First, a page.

Thanks for your consideration and any help!

Edit: if anyone knows how to change my profile name, that would also be awesome. I don't remember making this account, but it was already tied to my e-mail with my name as my username. Because anonymity, I guess. 🤷‍♂️
Disabling services and built-in software will probably worsen your situation if you mess with the wrong things. Even if you do change things without ruining your system, it is unlikely to give you a noticeable increase in performance.

If you want a lightweight operating system, most Linux variations (like Ubuntu Desktop) would work for you. Though, it is likely that the software you are using is not available on Linux.

From your original post, it sounds like you have a lot of pending updates. You should install all the Windows updates then install any driver updates from your manufacturer. Most of the manufacturers have tools for updating drivers. For Lenovo, you can download Lenovo Vantage from the Microsoft Store.

If you have an old audio driver, updating it could be the solution to your problem.
 

kriswingfield

Reputable
Sep 11, 2018
3
0
4,510
0
Start with any software sitting in the tray that is not windows and you don't need it for your audio setup.
<Win> + R and type in "msconfig" enter. There you can disable anything that starts on boot at the startup tab (careful not to cripple system,
and on the services tab, hide Microsoft Windows and you can disable services from software you don't use.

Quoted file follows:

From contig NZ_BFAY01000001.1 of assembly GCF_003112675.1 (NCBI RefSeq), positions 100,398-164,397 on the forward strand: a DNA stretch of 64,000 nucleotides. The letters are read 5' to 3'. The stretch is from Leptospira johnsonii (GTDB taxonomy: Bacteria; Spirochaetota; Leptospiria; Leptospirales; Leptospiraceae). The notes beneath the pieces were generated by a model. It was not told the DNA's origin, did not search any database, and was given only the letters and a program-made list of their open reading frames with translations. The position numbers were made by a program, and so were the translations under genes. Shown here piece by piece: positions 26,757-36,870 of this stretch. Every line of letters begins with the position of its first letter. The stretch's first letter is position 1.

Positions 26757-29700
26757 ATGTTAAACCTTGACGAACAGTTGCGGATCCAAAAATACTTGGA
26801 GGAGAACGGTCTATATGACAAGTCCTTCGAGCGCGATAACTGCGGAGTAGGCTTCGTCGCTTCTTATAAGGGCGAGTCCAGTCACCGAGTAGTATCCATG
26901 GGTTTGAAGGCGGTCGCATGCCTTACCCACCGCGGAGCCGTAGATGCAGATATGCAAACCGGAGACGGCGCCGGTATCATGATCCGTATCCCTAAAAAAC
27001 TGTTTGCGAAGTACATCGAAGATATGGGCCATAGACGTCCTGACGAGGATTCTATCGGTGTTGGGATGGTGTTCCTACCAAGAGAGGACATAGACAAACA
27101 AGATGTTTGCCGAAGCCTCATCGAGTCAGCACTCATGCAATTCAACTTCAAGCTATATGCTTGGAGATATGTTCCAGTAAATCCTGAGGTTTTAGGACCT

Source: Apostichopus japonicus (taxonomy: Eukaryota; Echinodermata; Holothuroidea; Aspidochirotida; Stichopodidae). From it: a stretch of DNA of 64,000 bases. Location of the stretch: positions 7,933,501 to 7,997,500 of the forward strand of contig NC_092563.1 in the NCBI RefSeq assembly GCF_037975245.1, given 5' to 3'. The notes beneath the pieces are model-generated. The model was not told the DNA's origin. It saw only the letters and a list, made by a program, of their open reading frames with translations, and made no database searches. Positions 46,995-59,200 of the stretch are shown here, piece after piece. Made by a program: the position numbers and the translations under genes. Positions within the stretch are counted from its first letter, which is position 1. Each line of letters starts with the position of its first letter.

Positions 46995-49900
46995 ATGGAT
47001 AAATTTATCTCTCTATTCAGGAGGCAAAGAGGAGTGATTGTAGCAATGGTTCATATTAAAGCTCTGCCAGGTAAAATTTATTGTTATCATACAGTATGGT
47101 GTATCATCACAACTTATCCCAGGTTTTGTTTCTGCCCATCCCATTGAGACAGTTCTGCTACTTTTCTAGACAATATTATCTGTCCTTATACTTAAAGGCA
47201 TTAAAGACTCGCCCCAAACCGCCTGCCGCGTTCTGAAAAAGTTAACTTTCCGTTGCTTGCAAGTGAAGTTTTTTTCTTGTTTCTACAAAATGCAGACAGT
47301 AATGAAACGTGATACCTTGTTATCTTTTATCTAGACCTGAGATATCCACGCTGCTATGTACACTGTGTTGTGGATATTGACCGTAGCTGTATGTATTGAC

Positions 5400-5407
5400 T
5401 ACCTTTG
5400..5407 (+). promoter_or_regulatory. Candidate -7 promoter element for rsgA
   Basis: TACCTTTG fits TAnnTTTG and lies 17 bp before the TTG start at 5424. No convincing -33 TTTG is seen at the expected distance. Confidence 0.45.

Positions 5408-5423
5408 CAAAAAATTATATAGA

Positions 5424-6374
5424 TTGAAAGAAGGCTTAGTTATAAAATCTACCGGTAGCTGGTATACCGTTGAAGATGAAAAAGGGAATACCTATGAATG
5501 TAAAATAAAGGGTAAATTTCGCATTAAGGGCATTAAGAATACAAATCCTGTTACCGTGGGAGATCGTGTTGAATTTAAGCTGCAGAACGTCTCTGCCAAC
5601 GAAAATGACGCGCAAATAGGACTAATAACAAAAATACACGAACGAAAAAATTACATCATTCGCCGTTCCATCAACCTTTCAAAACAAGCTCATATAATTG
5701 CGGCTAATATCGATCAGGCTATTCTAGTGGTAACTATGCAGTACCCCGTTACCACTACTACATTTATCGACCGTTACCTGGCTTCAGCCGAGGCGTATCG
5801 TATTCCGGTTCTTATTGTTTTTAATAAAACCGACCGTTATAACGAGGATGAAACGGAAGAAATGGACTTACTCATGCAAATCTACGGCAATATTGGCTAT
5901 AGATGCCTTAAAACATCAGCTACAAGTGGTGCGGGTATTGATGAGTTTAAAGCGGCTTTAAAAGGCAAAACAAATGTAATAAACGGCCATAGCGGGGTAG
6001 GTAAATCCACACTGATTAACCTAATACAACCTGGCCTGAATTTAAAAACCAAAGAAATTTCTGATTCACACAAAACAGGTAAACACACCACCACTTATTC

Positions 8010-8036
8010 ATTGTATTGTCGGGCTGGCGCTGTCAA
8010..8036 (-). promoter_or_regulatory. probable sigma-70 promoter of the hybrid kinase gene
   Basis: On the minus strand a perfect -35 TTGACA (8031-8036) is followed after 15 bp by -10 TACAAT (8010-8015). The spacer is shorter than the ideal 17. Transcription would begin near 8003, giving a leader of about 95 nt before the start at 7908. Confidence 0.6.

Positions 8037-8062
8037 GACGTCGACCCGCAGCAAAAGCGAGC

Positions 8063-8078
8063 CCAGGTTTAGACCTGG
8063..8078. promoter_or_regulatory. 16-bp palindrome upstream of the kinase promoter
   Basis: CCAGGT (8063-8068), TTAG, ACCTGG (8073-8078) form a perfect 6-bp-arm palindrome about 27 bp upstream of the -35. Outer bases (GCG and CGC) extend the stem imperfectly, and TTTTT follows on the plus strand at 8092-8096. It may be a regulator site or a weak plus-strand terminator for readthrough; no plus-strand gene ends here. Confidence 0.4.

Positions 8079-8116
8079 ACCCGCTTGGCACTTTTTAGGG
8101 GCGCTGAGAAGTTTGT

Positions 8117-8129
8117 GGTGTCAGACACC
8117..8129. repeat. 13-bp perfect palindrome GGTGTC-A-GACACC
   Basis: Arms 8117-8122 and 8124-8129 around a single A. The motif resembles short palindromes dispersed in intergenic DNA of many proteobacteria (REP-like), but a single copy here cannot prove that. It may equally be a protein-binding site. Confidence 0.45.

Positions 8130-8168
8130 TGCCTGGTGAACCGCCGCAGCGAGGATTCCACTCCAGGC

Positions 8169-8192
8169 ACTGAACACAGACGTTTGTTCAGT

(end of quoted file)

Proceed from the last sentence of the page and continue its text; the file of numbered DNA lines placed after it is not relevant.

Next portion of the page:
Third you can disable Windows Search (you can still search but no indexing), Superfetch, but more importantly get rid of the drive munching Pagefile.
Control Panel, System, Advanced Settings, Performance (visual tab you can set to Performance also), Advanced, set pagefile to none, Reboot (or it won't change).
But if you use Ctrl + Alt + Del and go to Task Manager, how much RAM does your app eat when loaded, idle ?
I've pretty much done all of that, minus the Pagefile thing. I'll look into that before attempting it.

Program uses 132MB of RAM and 30-35% CPU at idle. It's not really a power-hungry program.

Disabling services and built-in software will probably worsen your situation if you mess with the wrong things. Even if you do change things without ruining your system, it is unlikely to give you a noticeable increase in performance.

If you want a lightweight operating system, most Linux variations (like Ubuntu Desktop) would work for you. Though, it is likely that the software you are using is not available on Linux.

From your original post, it sounds like you have a lot of pending updates. You should install all the Windows updates then install any driver updates from your manufacturer. Most of the manufacturers have tools for updating drivers. For Lenovo, you can download Lenovo Vantage from the Microsoft Store.

If you have an old audio driver, updating it could be the solution to your problem.
PC has never been connected to the internet. There are no pending updates. The notifications I get are in regard to every Windows Security/Defender/whatnot being disabled. Even though I disabled these things and all notifications that I can find to turn off, I still get notifications saying "Hey, your Windows Safety whatsahoozits are turned off!"